How You Can Use Onboarding to Build Trust With New Employees

The goal is to create a process that makes new hires feel welcomed, valued, and prepared to step into their role and be successful. But, how?

Picture this: You recently accepted a job offer and your first day is just around the corner. 

You’re feeling equal parts nervous and excited because—while you fell in love with the company during the interview process—you also know there’s a possibility that things might not work out. 

But then, you get an email from your new manager asking to grab coffee on the morning of your first day, so they can walk you through the overall onboarding process (lots of meetings with the people you’ll be working closely with) before you have sessions with HR and tech support. 

Chances are you’re going to feel a lot more confident going into your first day knowing that the team is eager to meet you and there’s a plan in place for bringing you up to speed, right?

A seemingly simple gesture like sending a personalized note welcoming a new employee to the team can go a long way in reassuring them that they’ve made a smart career choice. It can also help make that connection between expectations (which are typically set through employer brand messaging and the interview process) and reality (their actual employee experience). 

Onboarding as a whole is your chance to do exactly that—build trust with new employees and prove to them that the company culture and environment you’ve promised them is, in fact, real and true. 

Yet, many companies are still getting onboarding wrong and according to Jobvite’s 2018 Job Seeker Nation Study, almost 30% of job seekers have left a job within the first 90 days of starting, citing “day-to-day role wasn’t what they expected” (43%) and company culture (32%) as reasons for leaving. 

So it’s safe to say that a bad onboarding experience can be a deciding factor in whether a new employee wants to stick around for the long-haul, or turn right back around and start looking for a new opportunity.

Here’s how to get your onboarding process in tip-top shape and create a plan that makes new employees feel welcomed, valued, and prepared to do their job so they want to learn and grow with your company for the long haul.

Don’t Wait Until Your New Employee’s First Day to Share Key Information

Think about an employee’s first day like the first big game of the season. You wouldn’t wait until Game Day to give a new teammate the playbook. So don’t wait until your new employee’s first day to share key information. Send them a copy of the company handbook in advance and help them feel extra prepared by creating an agenda for their first day or even the whole week. You don’t have to schedule every hour of the day down to a tee, but include things like meetings, a team lunch, time with HR, or orientation.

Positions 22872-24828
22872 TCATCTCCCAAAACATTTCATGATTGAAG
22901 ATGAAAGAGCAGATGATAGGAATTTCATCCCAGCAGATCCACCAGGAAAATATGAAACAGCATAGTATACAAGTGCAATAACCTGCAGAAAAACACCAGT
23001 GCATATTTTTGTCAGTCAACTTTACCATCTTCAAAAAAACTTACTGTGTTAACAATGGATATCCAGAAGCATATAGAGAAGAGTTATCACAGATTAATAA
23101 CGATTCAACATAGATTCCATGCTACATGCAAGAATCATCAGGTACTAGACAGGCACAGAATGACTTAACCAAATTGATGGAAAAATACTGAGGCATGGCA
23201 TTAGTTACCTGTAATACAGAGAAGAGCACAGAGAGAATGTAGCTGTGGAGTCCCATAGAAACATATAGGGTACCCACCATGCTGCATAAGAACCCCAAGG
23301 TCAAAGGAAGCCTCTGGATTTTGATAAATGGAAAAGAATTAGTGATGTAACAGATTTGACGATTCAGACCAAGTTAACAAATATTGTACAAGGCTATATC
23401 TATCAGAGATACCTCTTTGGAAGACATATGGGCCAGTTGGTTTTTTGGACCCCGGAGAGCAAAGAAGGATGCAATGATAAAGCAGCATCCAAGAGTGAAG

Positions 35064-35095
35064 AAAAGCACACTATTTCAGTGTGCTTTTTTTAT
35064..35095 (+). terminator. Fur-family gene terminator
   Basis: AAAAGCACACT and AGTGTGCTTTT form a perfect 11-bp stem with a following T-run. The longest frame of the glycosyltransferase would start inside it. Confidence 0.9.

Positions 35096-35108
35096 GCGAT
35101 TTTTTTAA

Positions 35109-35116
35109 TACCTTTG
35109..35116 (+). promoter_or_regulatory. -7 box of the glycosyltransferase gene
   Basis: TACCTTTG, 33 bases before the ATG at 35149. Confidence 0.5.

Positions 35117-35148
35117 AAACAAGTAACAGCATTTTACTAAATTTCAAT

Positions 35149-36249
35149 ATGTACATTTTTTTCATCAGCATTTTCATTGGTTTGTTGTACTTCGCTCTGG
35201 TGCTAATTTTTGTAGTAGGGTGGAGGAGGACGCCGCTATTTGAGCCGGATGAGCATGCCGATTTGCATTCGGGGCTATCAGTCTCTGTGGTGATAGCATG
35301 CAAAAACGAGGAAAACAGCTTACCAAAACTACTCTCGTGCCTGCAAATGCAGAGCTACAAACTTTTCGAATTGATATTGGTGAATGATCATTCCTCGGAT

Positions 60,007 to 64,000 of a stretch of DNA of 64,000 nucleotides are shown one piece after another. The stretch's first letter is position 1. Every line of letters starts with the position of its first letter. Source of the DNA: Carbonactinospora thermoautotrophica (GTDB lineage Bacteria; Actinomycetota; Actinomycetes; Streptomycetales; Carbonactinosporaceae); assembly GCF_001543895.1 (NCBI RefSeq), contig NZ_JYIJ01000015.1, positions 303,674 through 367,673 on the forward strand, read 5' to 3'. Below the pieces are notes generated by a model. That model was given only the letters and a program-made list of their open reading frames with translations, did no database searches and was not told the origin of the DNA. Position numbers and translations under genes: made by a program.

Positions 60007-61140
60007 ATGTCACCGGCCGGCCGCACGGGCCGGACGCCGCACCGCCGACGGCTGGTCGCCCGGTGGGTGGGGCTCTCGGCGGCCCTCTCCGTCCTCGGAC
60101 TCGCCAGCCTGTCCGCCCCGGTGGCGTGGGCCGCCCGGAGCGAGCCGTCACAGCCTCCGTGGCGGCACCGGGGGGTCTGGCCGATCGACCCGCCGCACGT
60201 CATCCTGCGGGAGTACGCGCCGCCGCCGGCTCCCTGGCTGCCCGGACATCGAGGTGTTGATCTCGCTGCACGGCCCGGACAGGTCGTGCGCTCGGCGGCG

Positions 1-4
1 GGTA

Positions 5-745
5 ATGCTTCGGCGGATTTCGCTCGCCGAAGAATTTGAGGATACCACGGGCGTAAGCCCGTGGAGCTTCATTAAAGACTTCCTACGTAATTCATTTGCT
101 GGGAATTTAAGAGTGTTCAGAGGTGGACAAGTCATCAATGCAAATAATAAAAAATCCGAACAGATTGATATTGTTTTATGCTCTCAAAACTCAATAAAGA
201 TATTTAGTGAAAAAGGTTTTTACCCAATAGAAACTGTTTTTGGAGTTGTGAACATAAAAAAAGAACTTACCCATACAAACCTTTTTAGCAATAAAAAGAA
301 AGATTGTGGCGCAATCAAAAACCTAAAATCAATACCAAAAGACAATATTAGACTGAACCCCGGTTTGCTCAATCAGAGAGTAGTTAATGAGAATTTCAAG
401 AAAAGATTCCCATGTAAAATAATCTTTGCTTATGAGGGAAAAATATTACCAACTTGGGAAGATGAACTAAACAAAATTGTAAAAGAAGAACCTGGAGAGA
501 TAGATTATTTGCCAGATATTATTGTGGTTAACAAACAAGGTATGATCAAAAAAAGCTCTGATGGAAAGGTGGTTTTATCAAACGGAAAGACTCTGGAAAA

Introduce a Mentor or Buddy

At The Muse, we firmly believe in the buddy system. Connecting your new hire with a designated buddy or mentor ticks tons of boxes, including offering them a conduit for questions that they might not want to ask their boss.

In Bamboo HR’s “The Definitive Guide to Onboarding,” 17% of new hires who quit said “a friendly smile or helpful co- worker” would have made all the difference. Pro tip: Being a mentor or buddy should be voluntary. The idea is to pair your new employee with someone who is enthusiastic about being a mentor and working at your company. The role also shouldn’t be hugely time consuming, just a few hours spread across the employee’s first 30 to 90 days.

Share a Power Packet

New employees will likely be overwhelmed with paperwork, but it can be helpful to create a “power packet” with some of the most useful documents they’ll need. That might include a map of the building, a company phone list, a copy of important policies, and technical guides.

Connect the Job to the Company Mission

Only four in 10 employees strongly agree that the mission of their company makes them feel their job is important, according to Gallup’s State of the American Workplace. That’s a missed opportunity. Employees who feel like their jobs matter do better quality work, are absent less, and are more likely to become brand advocates. Point out specific scenarios where the work your new employee will be doing helps accomplish the company’s goals, keeps customers or clients happy, or helps co-workers do their jobs.

Recalibrate and Then Recalibrate Again

Job postings sometimes end up being a company’s wish list for a near-perfect candidate and include an everything-but-
the-kitchen-sink list of job duties. The person you hire to do that job won’t match expectations exactly (and that’s OK!). The same goes for their expectations for what their actual day-to-day work will be like. Now is the time to make sensible adjustments. Based on what you know so far, be willing to change up job duties to rely on an employee’s strengths and interests. Ask questions designed to get honest feedback like, “Which project are you most interested in?” or “Which aspect of your job do you feel most confident about?”

New employees want to succeed. They want to become a valued member of the team. But they also want to see that the role and company culture they signed up for matches the expectations you help set during the recruitment process. That’s where your company—and onboarding process—come in. Fend off boredom and uncertainty by keeping new employees busy, but not harried. Give them ample access to key team players to foster collaboration and on-the-job learning. Most of all, provide the structure and time to allow for a quality onboarding process that helps new hires feel secure in their decision to join your team.